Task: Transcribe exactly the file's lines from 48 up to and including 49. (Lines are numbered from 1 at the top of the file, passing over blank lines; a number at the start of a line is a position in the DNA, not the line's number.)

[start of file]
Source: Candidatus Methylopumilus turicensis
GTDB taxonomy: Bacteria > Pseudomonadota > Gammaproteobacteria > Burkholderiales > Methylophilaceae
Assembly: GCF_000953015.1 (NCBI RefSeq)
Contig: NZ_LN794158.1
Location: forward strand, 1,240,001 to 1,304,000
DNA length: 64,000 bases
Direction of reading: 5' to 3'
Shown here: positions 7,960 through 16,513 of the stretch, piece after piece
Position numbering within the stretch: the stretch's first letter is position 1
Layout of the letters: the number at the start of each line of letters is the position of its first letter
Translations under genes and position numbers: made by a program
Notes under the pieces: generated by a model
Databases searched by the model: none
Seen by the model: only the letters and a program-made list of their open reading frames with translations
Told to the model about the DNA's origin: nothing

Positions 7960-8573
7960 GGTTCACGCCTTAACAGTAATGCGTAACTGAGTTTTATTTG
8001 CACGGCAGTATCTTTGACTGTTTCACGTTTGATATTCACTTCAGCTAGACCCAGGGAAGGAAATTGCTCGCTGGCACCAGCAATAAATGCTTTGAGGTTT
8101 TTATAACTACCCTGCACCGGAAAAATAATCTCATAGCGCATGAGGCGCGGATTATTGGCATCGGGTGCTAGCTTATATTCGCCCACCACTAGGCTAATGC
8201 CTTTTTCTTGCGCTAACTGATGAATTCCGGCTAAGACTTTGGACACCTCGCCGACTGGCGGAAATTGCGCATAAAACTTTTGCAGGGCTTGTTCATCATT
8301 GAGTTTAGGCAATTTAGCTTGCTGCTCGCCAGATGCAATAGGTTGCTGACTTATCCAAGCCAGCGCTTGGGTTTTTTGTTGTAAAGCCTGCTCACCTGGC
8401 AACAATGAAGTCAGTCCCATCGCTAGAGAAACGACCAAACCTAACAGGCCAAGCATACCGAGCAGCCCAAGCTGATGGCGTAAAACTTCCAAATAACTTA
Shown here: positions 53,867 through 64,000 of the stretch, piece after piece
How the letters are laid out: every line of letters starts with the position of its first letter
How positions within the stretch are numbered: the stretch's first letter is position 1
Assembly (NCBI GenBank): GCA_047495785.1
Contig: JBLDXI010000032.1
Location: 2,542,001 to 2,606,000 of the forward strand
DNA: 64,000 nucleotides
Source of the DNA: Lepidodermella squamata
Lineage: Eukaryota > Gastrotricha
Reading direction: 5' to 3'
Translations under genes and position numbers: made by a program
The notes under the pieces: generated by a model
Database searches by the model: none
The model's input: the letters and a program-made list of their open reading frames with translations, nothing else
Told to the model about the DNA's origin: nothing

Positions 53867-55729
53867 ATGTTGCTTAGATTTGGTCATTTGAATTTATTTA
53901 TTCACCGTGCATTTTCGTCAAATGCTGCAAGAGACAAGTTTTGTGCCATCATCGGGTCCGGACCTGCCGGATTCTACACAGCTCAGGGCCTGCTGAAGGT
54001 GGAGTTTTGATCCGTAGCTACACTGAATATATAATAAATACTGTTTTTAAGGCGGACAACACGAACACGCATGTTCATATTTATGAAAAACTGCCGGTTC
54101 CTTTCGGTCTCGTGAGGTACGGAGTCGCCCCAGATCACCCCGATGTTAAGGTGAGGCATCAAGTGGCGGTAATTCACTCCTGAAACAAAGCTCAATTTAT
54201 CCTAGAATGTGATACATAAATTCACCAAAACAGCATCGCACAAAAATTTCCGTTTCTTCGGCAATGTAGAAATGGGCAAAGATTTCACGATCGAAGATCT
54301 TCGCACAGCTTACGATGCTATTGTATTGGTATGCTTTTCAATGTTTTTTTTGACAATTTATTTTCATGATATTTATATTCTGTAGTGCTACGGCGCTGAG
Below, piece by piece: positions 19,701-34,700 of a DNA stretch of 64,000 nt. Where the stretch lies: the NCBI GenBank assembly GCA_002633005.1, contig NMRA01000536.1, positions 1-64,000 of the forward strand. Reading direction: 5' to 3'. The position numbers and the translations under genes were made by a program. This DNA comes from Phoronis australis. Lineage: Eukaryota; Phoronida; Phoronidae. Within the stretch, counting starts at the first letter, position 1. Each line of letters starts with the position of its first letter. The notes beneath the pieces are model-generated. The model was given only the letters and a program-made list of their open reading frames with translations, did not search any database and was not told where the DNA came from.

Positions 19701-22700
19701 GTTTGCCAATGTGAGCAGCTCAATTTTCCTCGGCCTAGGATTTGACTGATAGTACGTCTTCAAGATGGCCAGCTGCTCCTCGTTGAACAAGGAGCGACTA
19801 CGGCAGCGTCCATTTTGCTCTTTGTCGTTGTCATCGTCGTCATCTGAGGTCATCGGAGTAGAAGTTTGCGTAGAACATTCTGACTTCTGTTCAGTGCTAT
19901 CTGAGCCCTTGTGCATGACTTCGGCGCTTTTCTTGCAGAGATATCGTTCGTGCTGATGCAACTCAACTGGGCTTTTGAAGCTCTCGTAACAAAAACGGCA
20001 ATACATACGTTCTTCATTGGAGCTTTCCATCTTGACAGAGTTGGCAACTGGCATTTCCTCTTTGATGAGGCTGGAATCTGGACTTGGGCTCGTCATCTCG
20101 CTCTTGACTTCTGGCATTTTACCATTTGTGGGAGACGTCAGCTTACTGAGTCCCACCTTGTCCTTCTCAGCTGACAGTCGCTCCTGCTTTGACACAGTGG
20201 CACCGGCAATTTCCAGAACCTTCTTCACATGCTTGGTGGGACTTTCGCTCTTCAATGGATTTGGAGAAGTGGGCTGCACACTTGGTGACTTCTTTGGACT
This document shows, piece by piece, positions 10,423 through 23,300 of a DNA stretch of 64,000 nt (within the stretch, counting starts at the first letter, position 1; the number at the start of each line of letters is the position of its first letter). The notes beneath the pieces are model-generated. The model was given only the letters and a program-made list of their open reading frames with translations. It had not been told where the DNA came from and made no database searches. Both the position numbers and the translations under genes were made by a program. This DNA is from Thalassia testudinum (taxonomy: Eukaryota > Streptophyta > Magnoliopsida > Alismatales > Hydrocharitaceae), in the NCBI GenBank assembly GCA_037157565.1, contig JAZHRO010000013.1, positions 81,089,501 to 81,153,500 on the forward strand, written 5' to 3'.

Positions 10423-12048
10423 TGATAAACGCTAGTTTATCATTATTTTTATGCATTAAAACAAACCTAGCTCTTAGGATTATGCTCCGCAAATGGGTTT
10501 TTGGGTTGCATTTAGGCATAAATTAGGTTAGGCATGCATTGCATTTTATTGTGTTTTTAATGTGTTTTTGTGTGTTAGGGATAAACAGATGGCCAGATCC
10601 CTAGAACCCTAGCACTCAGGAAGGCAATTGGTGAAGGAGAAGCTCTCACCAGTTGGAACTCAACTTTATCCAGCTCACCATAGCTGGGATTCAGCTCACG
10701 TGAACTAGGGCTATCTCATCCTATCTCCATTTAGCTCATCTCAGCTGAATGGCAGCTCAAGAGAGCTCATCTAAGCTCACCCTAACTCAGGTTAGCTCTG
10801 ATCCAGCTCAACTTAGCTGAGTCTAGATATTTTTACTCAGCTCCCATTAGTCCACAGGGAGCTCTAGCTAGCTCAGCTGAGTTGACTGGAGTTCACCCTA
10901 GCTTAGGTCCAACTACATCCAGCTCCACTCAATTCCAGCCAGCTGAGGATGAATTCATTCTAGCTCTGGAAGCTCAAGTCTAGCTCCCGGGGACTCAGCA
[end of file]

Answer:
19801 CGGCAGCGTCCATTTTGCTCTTTGTCGTTGTCATCGTCGTCATCTGAGGTCATCGGAGTAGAAGTTTGCGTAGAACATTCTGACTTCTGTTCAGTGCTAT
19901 CTGAGCCCTTGTGCATGACTTCGGCGCTTTTCTTGCAGAGATATCGTTCGTGCTGATGCAACTCAACTGGGCTTTTGAAGCTCTCGTAACAAAAACGGCA